Wildy logo
(020) 7242 5778

Wildy’s Book News

Book News cover photo

Vol 21 No 9 Sept/Oct 2016

Book of the Month

Cover of Goode on Commercial Law

Goode on Commercial Law

Edited by: Ewan McKendrick
Price: £170.00

Pupillage & Student Offers

Special Discounts for Pupils, Newly Called & Students

Read More ...

Secondhand & Out of Print

Browse Secondhand Online


Crime, Punishment, and Responsibility: The Jurisprudence of Antony Duff

Edited by: Rowan Cruft, Matthew H. Kramer, Mark R. Reiff

ISBN13: 9780199592814
Published: July 2011
Publisher: Oxford University Press
Country of Publication: UK
Format: Hardback
Price: £72.00

Despatched in 3 to 5 days.

For many years, Antony Duff has been one of the world's foremost philosophers of criminal law. This volume collects essays by leading criminal law theorists to explore the principal themes in his work. In a response to the essays, Duff clarifies and develops his position on central problems in criminal law theory.

Some of the essays concentrate on the topic of criminalization. That is, they examine what forms of conduct (including attempts, offensiveness, and negligence) can aptly qualify as criminal offences, and what principled limits, if any, should be placed on the reach of the criminal law.

Several of the other essays assess the thesis that punishment is justifiable as a form of communication between offenders and their community. Those essays examine the presuppositions (about the nature and function of community, and about the moral structure of atonement) that must be embraced if communication is to be a primary role for punishment.

The remaining essays examine the nature and limits of responsibility in the law, as they engage with philosophical debates over 'moral luck' by investigating the ways in which the law can legitimately hold people responsible for events that were not within their control.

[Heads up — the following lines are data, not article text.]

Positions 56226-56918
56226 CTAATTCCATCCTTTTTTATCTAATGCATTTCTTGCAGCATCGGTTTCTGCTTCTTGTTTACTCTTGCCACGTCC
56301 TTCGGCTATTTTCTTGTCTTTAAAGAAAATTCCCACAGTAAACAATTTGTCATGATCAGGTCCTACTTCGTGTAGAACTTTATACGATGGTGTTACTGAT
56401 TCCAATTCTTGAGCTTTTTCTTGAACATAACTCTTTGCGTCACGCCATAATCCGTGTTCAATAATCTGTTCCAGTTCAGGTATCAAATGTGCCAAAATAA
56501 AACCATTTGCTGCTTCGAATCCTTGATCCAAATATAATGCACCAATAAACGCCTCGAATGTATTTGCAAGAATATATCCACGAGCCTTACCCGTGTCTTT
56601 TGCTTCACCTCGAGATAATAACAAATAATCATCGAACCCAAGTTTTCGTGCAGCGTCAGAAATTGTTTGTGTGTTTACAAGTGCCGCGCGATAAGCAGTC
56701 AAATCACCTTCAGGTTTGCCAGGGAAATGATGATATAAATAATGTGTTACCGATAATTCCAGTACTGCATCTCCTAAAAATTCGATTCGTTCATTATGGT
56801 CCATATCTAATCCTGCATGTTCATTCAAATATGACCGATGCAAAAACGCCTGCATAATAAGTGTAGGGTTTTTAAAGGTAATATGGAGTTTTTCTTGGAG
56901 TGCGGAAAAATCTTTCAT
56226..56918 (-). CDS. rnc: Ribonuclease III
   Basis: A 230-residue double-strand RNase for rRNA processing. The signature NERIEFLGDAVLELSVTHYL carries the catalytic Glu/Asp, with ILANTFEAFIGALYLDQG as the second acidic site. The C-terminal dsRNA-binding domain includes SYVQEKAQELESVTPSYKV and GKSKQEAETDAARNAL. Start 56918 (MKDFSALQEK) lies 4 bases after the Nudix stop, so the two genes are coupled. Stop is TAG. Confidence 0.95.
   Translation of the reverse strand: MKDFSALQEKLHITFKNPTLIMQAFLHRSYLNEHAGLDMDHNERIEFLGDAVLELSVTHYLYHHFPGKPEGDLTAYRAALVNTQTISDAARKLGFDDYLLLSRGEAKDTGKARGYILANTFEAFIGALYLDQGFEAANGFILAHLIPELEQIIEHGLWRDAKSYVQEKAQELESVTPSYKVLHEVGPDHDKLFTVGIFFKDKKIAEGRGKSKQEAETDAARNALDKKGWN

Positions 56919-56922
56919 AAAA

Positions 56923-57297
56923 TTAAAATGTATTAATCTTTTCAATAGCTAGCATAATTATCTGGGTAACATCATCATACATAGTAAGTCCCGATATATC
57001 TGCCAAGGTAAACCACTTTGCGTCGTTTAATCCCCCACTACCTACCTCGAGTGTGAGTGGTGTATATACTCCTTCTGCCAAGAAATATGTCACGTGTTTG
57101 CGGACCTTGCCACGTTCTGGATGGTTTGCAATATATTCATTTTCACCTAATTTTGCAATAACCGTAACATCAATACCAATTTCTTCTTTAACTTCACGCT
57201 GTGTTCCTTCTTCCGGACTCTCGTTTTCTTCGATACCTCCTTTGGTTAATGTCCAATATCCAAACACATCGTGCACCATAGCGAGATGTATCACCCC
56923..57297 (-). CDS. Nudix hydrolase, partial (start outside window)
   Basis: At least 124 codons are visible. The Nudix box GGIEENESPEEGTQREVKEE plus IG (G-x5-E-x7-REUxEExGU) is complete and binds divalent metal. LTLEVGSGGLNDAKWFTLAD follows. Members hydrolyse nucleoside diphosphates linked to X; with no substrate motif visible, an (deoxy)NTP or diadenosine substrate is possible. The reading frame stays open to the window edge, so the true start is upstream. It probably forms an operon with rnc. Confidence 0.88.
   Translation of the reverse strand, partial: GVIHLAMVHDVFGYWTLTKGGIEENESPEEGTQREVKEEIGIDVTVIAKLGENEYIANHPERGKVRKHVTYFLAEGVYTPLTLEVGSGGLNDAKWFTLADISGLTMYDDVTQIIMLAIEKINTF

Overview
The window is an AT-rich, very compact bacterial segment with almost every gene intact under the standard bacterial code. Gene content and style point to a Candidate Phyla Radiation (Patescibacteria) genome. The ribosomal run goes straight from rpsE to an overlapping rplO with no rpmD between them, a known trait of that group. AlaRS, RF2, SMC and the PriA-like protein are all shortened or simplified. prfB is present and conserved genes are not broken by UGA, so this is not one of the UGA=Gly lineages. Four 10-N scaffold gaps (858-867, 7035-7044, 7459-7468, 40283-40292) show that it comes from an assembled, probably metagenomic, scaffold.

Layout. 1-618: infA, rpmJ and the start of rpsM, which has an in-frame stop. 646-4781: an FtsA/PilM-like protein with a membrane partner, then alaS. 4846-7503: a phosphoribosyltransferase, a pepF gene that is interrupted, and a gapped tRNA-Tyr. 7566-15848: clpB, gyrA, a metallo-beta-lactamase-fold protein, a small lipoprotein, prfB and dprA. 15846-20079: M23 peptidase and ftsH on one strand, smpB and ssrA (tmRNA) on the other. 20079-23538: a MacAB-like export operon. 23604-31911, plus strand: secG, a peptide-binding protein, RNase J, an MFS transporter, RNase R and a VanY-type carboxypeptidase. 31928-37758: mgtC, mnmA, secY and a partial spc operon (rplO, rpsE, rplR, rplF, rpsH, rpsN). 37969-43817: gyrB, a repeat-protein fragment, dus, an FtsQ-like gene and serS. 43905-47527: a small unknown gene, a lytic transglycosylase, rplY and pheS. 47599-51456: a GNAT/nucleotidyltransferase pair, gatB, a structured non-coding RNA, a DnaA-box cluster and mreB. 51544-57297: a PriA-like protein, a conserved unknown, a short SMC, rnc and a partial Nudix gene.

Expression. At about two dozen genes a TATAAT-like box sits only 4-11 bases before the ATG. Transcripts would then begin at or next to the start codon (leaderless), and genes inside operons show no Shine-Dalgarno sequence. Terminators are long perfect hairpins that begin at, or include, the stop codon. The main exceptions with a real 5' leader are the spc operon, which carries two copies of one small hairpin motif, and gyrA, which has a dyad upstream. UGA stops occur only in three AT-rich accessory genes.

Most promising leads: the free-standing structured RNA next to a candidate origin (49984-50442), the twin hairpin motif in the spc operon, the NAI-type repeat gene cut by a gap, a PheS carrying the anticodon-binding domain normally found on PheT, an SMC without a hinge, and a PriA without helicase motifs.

These chapters tie the first and third parts of the book together, as they explore the relationship between the principles that determine a person's responsibility and the principles that determine which types of actions can appropriately be criminalized.

Finally, Duff responds with comments that seek to defend and clarify his views while also acknowledging the correctness of some of the critics' objections.

Criminal Law, Jurisprudence
Mark Reiff and Rowan Cruft: Introduction: Antony Duff and the Philosophy of Punishment
Punishment As Communication
1: Jeffrie Murphy: Repentance, Mercy, and Communicative Punishment
2: John Tasioulas: Where is the Love? The Topography of Mercy
3: Kimberley Brownlee: The Offender's Part in the Dialogue
4: Matt Matravers: Duff on Hart Treatment
5: John Gardner: Relations of Responsibility
6: Alon Harel: The Triadic Relational Structure of Responsibility: A Defence
7: Raimond Gaita: Literature, Genocide, and the Philosophy of International Law
8: Douglas Husak: Beyond the Justification/Excuse Dichotomy
Criminal Attempts
9: Andrew Ashworth: The Criminal Law's Ambivalence about Outcomes
10: Victor Tadros: Obligations and Outcomes
11: Peter Westen: Is Intent Constitutive of Wrongdoing?
12: Larry Alexander: Duff on Attempts
13: Andreas von Hirsch: Criminalizing Failure to Rescue: A Matter of 'Solidarity' or Altruism?
14: Michelle Dempsey: Public Wrongs and the 'Criminal Law's Business': When Victims Won't Share
15: Lindsay Farmer: Disgust, Respect, and the Criminalization of Offense
16: Nicola Lacey: Community, Culture, and Criminalization
17: Michael Moore and Heidi Hurd: Punishing the Awkward, the Stupid, the Weak, and the Selfish: The; Culpability of Negligence
18: R.A. Duff: In Response.